Of course, this only applies if it’s a gift for the entire office, like a fancy coffee machine everyone can share. (So in a sense, a Nintendo Switch could fly, if you’re buying it for the employees at a large enough company!)
Does the $25 limit include shipping and handling?
Luckily, no! The $25 is just for the item itself.
The IRS also allows you to write off “incidental” costs, as long as they don’t add value to the gift. So you can go over the limit for expenses like:
- 📫 Shipping
- 🎁 Packaging and gift wrapping
- ✨ Engravings
- 🧾 Sales tax
Rule #3: You need to track your business gifts
As with most things on your taxes, accurate records are key. If you want to write off your gifts, you need to be able to show the IRS what you bought:
When tracking your business gifts for the year, jot down the following information:
- How much you spent on the gift
- A description of the gift
- When you purchased the gift
- Who you’re giving the gift to (and what your business relationship is)
- The reason for giving the gift
Want an easy way to find all those gifts come tax time? Keeper can automatically track your purchases, including business gifts! It can even file your taxes for you, saving the hassle of adding up the full total of your generosity.
Rule #4: Indirect gifts count towards the $25 client limit
An indirect gift is a gift to either:
- The client’s business
- A relative of theirs
For example, you can write off the $250 you spent on a new coffee pot for an office of 10 people — remember rule #2!) But once you do, you can’t also write off a $25 fruit basket for the business owner. You already counted them in the $250 total.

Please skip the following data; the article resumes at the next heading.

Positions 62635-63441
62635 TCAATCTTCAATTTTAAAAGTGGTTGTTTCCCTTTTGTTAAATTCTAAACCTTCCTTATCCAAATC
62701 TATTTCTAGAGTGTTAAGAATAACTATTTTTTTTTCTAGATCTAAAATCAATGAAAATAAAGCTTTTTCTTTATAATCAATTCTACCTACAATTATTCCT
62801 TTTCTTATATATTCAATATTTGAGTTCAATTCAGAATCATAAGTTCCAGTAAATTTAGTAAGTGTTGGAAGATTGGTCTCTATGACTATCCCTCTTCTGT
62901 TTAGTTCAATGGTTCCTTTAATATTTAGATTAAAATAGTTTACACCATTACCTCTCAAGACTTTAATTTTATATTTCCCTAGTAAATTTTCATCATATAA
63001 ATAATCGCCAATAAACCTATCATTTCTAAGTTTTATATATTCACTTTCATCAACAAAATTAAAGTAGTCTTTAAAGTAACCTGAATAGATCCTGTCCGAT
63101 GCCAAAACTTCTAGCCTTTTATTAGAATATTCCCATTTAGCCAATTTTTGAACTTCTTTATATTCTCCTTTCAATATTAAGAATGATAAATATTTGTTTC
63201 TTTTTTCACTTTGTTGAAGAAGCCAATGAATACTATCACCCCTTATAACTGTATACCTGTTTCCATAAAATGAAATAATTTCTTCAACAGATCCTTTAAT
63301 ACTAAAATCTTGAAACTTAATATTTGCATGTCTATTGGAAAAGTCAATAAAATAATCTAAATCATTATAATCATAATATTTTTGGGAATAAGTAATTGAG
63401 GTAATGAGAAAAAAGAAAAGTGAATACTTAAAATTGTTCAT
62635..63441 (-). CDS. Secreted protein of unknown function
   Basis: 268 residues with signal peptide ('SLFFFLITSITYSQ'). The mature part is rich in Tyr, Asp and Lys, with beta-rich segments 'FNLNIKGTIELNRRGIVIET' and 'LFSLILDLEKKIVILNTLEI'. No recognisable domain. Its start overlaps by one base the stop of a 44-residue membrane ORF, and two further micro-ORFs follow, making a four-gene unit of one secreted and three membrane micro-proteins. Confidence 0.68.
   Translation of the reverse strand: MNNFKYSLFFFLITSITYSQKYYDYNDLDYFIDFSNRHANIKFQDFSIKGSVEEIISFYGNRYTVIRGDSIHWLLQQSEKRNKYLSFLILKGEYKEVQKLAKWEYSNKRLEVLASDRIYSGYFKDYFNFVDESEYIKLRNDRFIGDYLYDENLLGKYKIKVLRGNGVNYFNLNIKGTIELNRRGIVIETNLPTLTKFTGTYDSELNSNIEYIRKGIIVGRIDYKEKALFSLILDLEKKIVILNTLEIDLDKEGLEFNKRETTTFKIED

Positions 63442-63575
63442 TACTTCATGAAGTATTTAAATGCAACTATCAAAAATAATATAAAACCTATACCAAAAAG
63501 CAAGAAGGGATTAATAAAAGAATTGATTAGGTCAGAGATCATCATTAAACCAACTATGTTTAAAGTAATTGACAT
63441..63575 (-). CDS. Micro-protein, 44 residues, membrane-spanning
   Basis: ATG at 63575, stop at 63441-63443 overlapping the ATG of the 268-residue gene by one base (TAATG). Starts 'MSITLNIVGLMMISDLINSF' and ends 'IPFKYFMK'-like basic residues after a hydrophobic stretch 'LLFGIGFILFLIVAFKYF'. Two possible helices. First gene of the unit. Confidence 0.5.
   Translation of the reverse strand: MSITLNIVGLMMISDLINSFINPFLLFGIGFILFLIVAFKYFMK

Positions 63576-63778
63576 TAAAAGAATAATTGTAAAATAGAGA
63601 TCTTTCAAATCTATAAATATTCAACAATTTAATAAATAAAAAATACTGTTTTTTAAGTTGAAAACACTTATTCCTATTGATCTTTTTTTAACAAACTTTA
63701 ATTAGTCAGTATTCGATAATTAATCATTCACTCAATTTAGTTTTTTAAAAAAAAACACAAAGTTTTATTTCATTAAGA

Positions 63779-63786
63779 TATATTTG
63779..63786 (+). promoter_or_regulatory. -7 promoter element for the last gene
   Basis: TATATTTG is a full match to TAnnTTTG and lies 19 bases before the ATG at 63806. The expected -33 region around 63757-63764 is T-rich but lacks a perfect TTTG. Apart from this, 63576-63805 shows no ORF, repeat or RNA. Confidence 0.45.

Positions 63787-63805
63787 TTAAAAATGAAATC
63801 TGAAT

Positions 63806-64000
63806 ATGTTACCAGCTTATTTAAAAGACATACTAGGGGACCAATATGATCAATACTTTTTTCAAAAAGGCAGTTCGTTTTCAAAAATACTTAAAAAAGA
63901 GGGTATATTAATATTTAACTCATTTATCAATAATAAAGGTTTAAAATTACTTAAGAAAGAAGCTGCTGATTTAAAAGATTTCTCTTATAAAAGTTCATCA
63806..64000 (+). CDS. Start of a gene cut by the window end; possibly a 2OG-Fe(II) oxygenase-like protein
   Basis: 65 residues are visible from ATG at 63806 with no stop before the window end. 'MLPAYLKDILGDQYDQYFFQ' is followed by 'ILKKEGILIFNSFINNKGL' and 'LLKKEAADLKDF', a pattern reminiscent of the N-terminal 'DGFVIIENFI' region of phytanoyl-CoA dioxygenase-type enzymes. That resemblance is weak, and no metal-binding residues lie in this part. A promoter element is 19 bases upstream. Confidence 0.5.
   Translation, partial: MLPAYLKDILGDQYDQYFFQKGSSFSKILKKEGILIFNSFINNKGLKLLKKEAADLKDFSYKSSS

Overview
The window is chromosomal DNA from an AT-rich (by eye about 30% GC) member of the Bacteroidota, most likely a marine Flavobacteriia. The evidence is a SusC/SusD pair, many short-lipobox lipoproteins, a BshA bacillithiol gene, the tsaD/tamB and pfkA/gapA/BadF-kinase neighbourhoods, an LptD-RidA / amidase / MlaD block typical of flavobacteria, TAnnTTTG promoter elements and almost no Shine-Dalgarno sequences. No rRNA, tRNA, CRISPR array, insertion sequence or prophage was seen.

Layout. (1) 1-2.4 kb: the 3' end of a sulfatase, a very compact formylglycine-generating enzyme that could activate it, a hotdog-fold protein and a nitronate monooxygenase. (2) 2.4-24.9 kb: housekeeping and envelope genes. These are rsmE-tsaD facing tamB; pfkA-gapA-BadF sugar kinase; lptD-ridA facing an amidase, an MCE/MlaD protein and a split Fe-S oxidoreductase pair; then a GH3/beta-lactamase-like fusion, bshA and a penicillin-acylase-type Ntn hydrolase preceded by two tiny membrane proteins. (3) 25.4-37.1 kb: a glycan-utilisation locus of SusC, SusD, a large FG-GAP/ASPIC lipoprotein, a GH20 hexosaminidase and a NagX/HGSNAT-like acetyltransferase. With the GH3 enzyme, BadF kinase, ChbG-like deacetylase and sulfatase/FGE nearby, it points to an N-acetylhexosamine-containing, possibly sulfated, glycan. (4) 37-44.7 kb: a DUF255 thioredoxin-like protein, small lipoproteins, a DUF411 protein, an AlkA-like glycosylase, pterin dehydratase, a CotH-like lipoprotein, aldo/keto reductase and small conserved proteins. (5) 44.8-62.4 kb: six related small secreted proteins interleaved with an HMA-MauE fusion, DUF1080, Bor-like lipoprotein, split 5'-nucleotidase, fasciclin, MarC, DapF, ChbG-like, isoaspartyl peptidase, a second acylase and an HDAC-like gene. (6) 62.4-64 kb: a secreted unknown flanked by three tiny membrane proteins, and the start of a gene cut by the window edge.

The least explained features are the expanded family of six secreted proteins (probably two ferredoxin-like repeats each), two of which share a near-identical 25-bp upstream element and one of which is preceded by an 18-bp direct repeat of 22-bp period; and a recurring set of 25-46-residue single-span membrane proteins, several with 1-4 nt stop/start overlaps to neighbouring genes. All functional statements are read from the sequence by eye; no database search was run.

The same applies if you buy a gift for a client’s spouse or family member. You’ve used up your $25 limit, and can no longer write off a direct gift to the client.
Rule #5: Married couples can’t give separate gifts to the same client
Entrepreneurial couples, take note: If you both do business with the same client, only one of you can write off their thank-you gift come tax time.
For example, let’s say that Laura is a successful freelance writer, and her wife, Isabella, has a thriving side hustle selling handmade jewelry. These are clearly separate businesses, but they still have to follow this rule.
Let’s say Isabella gets some of her jewelry into a local boutique to sell on consignment. At the same time, Laura gets commissioned to write content for the retailer’s website.
Both of them want to send the boutique a holiday gift. But they’ll have to toss a coin to figure out who gets the write-off.
Rule #6: Gifts under $4 are exempt from the client gift limit
The IRS makes an exception for small gifts that are:
- ✓ Under $4
- ✓ Emblazoned with your company logo
- ✓ Handed out on a regular basis
A few examples might include:
- 🖊️ Pens
- ⚡ USB drives
- ⛳ Golf tees
- 🗒️ Notepads
- ⚪ Pins and buttons
These are basically promotional materials with your company name on it: they act like business cards.